Policy & Practice


Some Abortion Materials Misleading

Some state-mandated abortion-specific informed consent materials include inaccurate or biased information, according to an analysis by the Guttmacher Institute. The researchers analyzed written materials from 22 states and found that while most of the materials were consistent with scientific findings, some content related to breast cancer, psychological impact, and fetal pain was wrong or misleading. For example, five of the six states that have developed written materials that relate to abortion and breast cancer have falsely asserted a possible link; only one state reported that abortion does not increase the risk of developing breast cancer as determined by the National Cancer Institute in 2003. “Rather than creating new barriers for women seeking an abortion, policy makers should instead focus on helping women avoid unintended pregnancies in the first place,” Guttmacher Institute president Sharon L. Camp said in a statement.

$9 BPublic Price Tag for Teen Births

The public cost of births to teenage mothers was more than $9 billion in 2004, according to an estimate of costs to federal, state, and local governments for all births to women aged 19 years and younger prepared by the National Campaign to Prevent Teen Pregnancy. The estimate includes increases in public sector health care costs for the baby, increased child welfare payments and other public assistance, increased costs to state prisons for the children of teen mothers, and lost revenue because of lower taxes paid by parents and the children over their adult lifetimes.

Insurer Faces $144 M in Damages

The insurer Amerigroup Illinois, along with its parent company Amerigroup Corporation, could face $144 million in damages because of charges that the company discriminated against pregnant women and others with chronic illnesses in its enrollment policies. The former head of government relations for Amerigroup Illinois filed the lawsuit alleging that from 2000 to 2004, Amerigroup avoided enrolling pregnant women and others with chronic health conditions in a Medicaid managed care plan in Illinois but continued to accept state and federal health funds for the program. A federal jury found Amerigroup Illinois and Amerigroup Corporation liable for $48 million in damages. That amount will be tripled—to $144 million—under the federal False Claims Act and the Illinois Whistleblower Reward and Protection Act. Amerigroup chairman and CEO Jeffrey L. McWaters said in a statement that the company “vigorously” disagrees with the verdict and will appeal the decision.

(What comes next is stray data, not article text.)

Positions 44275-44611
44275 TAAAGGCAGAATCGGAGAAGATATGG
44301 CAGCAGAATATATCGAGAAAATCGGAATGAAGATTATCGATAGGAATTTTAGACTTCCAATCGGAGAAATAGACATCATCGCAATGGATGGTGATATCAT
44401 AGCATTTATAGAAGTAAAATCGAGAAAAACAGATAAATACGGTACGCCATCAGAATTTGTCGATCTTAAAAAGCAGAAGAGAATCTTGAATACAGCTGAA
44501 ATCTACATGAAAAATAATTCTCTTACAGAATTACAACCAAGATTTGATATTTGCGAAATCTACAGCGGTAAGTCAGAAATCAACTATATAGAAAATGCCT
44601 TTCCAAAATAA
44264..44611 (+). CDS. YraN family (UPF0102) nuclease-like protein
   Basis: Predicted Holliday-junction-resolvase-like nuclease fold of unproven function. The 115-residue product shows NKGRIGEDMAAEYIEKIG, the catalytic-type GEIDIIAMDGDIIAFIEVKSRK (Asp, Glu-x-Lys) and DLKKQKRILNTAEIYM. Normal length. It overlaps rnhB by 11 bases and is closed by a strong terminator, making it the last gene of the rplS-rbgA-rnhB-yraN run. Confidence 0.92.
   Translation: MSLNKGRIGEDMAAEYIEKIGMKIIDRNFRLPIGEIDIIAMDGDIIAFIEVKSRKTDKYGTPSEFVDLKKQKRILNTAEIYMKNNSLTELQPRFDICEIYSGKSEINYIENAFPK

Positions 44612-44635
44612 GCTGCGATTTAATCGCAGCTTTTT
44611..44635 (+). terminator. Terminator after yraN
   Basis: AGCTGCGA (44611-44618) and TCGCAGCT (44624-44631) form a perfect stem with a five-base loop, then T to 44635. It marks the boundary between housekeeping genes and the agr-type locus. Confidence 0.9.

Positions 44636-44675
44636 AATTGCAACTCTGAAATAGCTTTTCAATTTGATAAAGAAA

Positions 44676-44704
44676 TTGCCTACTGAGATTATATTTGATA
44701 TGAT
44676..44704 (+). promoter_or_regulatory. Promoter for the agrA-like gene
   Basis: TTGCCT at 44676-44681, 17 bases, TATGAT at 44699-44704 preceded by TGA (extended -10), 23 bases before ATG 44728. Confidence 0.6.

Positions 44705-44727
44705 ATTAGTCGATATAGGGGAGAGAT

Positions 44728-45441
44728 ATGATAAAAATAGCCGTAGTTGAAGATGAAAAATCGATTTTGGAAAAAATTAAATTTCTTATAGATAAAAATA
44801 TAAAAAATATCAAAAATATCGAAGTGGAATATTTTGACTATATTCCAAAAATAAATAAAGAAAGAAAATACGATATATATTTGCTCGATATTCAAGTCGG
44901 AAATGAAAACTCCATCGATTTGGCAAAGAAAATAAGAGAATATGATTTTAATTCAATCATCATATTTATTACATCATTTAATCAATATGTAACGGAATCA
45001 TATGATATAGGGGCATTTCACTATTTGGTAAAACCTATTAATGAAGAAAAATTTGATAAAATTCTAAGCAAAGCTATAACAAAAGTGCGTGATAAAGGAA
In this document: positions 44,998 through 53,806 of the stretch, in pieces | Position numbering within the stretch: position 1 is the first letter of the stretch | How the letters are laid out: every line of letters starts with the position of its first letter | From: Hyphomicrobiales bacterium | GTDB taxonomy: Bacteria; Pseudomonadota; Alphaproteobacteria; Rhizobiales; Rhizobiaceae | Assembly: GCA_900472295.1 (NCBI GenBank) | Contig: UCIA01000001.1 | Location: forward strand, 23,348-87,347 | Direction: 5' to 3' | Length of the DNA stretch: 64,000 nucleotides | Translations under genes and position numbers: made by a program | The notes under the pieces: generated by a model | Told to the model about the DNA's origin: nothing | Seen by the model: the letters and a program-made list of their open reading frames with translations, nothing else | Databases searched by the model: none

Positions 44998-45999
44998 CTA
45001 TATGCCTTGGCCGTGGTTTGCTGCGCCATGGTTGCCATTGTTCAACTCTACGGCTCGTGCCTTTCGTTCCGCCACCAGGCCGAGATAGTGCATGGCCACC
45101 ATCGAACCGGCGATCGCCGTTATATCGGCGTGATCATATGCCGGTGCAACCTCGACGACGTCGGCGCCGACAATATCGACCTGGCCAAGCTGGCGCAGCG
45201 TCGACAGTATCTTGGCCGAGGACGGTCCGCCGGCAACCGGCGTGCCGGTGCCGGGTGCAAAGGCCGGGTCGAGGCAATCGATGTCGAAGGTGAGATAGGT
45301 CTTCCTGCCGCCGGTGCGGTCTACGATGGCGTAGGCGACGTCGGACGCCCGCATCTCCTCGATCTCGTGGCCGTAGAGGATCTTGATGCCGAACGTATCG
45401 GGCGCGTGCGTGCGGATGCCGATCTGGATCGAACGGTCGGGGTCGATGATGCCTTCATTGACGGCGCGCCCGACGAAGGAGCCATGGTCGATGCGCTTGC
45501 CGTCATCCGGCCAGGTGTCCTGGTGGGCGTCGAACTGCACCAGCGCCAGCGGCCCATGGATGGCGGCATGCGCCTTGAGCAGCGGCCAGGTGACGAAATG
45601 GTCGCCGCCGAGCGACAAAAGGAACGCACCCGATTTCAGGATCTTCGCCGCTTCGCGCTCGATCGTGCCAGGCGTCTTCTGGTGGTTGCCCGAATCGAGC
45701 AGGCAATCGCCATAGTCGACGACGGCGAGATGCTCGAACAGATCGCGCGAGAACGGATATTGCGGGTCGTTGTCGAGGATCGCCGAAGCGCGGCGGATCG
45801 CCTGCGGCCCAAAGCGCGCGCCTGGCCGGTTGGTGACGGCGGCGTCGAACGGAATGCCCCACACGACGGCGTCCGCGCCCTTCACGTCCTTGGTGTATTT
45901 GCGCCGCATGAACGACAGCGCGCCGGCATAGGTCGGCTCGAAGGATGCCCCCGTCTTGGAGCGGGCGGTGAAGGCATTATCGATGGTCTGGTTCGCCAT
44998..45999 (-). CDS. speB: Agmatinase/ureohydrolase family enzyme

WIC Canned-Tuna Rule Challenged

Environmental advocates are urging the U.S. Department of Agriculture to stop providing canned tuna as part of the food package of the Women, Infants, and Children program., a project of the Turtle Island Restoration Network, wrote a letter to USDA urging officials there to stop offering canned tuna to breast-feeding women because of the risks of exposure to mercury through tuna consumption. Although USDA's proposed rule eliminates canned albacore (marketed as solid or “white”) tuna from the WIC food basket because albacore generally has higher levels of mercury, it retains other (chunk or “light”) canned tuna. opposes this because there are no federal standards defining what can be sold as light tuna. Instead, the group wants to see alternative fish products with lower mercury content offered as part of the WIC food packages, including canned wild salmon, mackerel, anchovies, or sardines. “No one needs pollution on their plate when there are healthier alternatives,” Eli Saddler, a public health analyst for said in a statement. The Environmental Protection Agency and the Food and Drug Administration currently advise that pregnant women, nursing mothers, young children, and women who may become pregnant eat up to 12 ounces a week of a variety of fish and shellfish that are lower in mercury. The advisory recommends that women and young children avoid shark, swordfish, king mackerel, and tilefish due to high levels of mercury.

Telehealth Licensure Studied

Officials at the Federation of State Medical Boards (FSMB) are tackling the issue of licensure for physicians engaged in telehealth and those involved in the multistate practice of medicine. FSMB recently received a grant from the federal government to test different ways to reduce licensure barriers and better share information across jurisdictions. “With telehealth playing an increasingly important role in meeting the needs of underserved patient populations, the ability of physicians to be able to quickly obtain licensure in multiple jurisdictions has never been more important,” Dr. James N. Thompson, FSMB president and CEO, said in a statement.

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